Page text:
It’s the biggest, most important question for employees and businesses looking down the year at what is being called The September Cliff, when many fear the collision of the end of government assistance packages and the loan holidays from the banks could bring about an economic collapse.
The Australian Financial Review has suggested that the economy will contract by 4 per cent this year, followed by another year of contraction of 1.3 per cent, and will finally return to growth of 3 per cent in the second half of 2021.
The Australian Bureau of Statistics has announced that the unofficial unemployment rate is 7.1%, its highest level since October 2001 of 7.1. It’s expected to rise to 8 per cent by the end of this year, and be at 7.28 per cent by next June.
And, of course, the 3.5 million Australians who are currently being paid under the JobKeeper scheme are anticipating losing, in some cases, the entirety of their pay come September, in one of the most hotly debated moves of the whole COVID crisis.
The program was announced in March under the early belief that the economy would “snap back” after six months, something which is clearly not going to happen. So where to from here?
Some groups, including the Australian Council of Trade Unions, tourism operators and other businesses are calling for JobKeeper to be extended past its September 27 end date by up to six months.
The Australian Industries Group, in a submission to the Fair Work Commission that called for a minimum wage freeze, argued that business conditions in May improved from their alarmingly low levels in April, but are still weak and at risk of falling again.
“This slight improvement is primarily and directly due to unprecedented levels of government financial support, in the form of JobKeeper, JobSeeker and other programs for businesses and individuals,” it wrote.
“It is not an indication that the economy is ‘recovering’ in any meaningful or sustainable sense. Looking ahead, it is important to be mindful that much of this crucial assistance is due to expire in September. The next few months until September – and then the months after the direct support is withdrawn – will be a difficult period of high risk, uncertainty and anxiety for businesses and households alike. It is essential that actions or decisions that will add to this risk are avoided.”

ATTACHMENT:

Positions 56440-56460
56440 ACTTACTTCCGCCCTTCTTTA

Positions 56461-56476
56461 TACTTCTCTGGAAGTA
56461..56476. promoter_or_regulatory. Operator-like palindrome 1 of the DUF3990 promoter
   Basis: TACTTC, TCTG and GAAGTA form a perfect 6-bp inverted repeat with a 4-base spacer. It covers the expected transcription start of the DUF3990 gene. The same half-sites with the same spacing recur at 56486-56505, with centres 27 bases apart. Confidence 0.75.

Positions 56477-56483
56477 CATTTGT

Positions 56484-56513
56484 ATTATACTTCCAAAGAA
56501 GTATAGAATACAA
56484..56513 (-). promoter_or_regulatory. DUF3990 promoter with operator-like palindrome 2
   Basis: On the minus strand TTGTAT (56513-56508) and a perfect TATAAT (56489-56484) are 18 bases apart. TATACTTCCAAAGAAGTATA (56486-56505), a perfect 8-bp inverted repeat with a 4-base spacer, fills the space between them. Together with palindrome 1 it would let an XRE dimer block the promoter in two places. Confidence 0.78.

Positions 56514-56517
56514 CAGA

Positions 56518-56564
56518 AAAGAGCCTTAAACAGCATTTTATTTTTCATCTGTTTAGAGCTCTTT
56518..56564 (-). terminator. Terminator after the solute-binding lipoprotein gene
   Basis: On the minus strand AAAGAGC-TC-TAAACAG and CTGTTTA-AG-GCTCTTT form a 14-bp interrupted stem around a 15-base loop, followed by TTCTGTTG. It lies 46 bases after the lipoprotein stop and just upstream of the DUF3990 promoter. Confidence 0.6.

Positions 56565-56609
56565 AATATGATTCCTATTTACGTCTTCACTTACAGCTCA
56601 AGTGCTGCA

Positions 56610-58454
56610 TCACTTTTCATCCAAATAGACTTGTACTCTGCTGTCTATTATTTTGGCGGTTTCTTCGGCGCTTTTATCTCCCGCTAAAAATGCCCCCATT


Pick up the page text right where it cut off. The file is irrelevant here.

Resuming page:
At the same times, some of those groups, as well as others, are warning that the package is unsustainable and the long-term cost to the government would sink the country into decades-long debt.
Besa Deda, chief economist at St George, told the AFR that it was a delicate balance.
“Like training wheels on a bicycle, JobKeeper is a temporary crutch while businesses navigate COVID-19,” she said. “Removing it too soon will end in tears. Keep it too long and there will be lasting consequences, both in terms of cost and efficiency.”
Back in May, Treasurer Josh Frydenberg warned that all stimulus measures would create a debt for future workers, something that is particularly concerning to younger workers who will be paying for this economic crisis for the next few decades.
“Australians know there is no money tree,” he said. “What we borrow today, we must repay in the future. Temporary and targeted, the new spending measures were not designed to go forever but to build a bridge to the recovery phase.”
Those who disagree with a hard end date to the JobKeeper program have a variety of proposals.
Non-partisan think tank Grattan Institute believes JobKeeper should be extended past September, albeit with some adjustments.
“JobKeeper should be expanded to include university staff, casual workers, and temporary migrants, and extended beyond September for businesses that are still in strife,” a Grattan Institute report published on Monday said.
It also suggested introducing a part-time payment to better target the scheme, and keeping the Coronavirus Supplement for JobSeeker until after JobKeeper is removed to cushion the blow.
Tax reform, infrastructure policy changes and other incentives are alternatives that have been proposed to help keep businesses running and Australians employed.